The World Bank is backing a joint FAO-Mozambique agricultural recovery plan that aims to restore livelihoods in the country’s central provinces in the aftermath of Cyclone Idai
The effort aims to reach more than 150,000 farming and pastoral households in the provinces of Manica, Sofala, Tete and Zambézia, which suffered some of the heaviest fallout after what was the most intense cyclone to ever hit southern Africa.
“The beneficiaries are among Mozambique's most vulnerable households, and desperately need to get back to their farms and start producing their own food again,” said Olman Serrano country representative of FAO.
A first phase of the recovery plan is already underway through distributions of seeds and tools across the hardest-hit regions ahead of the second (winter) season, which is starting now.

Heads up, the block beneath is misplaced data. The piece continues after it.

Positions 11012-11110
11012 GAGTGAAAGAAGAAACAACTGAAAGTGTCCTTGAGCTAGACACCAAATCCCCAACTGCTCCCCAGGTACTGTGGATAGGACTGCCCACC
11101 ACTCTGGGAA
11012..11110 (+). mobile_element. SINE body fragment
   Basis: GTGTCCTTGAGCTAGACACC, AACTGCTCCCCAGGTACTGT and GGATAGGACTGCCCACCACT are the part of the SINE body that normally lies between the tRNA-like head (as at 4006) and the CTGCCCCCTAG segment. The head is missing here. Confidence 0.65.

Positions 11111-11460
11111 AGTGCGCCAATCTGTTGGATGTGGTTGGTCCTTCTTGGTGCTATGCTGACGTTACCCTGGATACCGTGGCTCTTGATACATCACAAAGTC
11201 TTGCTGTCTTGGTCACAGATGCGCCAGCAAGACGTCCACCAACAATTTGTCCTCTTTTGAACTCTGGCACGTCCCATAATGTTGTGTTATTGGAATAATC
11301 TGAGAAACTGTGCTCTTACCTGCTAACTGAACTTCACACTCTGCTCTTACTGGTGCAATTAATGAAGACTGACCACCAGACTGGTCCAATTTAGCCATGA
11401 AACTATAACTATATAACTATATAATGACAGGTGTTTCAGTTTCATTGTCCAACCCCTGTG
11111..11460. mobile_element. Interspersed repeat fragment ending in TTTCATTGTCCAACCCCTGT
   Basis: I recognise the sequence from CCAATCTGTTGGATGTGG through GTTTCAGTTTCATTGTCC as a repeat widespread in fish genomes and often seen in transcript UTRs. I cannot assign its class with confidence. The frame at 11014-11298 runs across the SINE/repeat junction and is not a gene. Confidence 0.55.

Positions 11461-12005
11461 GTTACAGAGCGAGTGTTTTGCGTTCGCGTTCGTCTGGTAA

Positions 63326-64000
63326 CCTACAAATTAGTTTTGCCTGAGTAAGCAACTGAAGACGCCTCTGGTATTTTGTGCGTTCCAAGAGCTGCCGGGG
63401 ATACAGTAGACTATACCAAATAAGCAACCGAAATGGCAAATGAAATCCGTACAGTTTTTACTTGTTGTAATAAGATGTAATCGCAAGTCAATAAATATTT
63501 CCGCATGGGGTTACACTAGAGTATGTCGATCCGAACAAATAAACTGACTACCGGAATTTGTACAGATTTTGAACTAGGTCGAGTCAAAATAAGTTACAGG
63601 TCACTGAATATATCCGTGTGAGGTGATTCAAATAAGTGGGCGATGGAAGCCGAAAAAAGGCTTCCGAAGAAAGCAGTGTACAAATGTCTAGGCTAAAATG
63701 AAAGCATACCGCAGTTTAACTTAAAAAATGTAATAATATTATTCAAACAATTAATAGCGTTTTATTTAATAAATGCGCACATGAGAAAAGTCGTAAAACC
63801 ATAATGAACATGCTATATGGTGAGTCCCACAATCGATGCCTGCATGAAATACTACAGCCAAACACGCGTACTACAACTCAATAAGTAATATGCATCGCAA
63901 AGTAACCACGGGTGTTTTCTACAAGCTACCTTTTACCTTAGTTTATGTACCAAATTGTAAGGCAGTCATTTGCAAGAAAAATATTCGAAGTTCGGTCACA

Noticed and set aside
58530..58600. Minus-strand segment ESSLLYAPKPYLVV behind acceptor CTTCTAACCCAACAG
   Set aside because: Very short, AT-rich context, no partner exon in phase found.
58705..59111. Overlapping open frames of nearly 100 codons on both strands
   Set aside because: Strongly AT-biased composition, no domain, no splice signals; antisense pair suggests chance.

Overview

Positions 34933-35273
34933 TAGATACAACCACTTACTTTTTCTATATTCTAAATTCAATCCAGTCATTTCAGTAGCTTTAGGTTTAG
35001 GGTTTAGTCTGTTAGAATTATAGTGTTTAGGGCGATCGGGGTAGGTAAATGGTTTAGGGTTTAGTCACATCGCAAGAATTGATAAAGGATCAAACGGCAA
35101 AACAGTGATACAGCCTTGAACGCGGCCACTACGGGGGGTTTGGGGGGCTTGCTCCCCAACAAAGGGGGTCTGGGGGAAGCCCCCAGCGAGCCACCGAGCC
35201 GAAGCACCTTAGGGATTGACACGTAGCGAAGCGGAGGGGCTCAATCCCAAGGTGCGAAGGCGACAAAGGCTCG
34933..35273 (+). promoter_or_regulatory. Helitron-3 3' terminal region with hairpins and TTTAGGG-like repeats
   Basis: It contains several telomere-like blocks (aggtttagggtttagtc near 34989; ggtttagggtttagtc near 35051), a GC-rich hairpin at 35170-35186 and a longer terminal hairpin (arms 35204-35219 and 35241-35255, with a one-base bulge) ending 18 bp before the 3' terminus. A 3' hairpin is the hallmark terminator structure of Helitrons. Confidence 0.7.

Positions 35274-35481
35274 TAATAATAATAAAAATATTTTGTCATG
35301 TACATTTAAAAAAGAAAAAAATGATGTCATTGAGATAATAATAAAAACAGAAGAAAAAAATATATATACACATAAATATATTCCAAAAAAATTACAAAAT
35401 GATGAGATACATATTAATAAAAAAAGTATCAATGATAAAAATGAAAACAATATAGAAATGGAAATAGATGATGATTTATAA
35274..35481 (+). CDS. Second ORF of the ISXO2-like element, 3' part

The World Bank funding is set to support a second phase, focused on ensuring a successful start to September's 2019/2020 main agricultural season. An estimated 110,000 farming households will receive seed and tool packages, while another 40,000 livestock-reliant families will benefit from a large-scale vaccination campaign that will provide critical healthcare to 112,000 cattle and more than one million small ruminants.
Under phase one of the FAO- Mozambique response, around 18,000 seed and tool packages have already been distributed to cyclone-affected farmers, due to funding from the governments of Austria and Belgium.
Of the US$19mn that FAO has appealed for to restore flooded lands and shattered infrastructure, around US$4.5mn is still unfunded.
“Almost two months after Idai and with Cyclone Kenneth further impacting rural livelihoods in the north, this gap urgently needs to be filled. If Mozambique's farmers are not able to take advantage of the upcoming secondary and primary growing seasons, then we will have a long-term food security crisis on our hands,” Serrano said.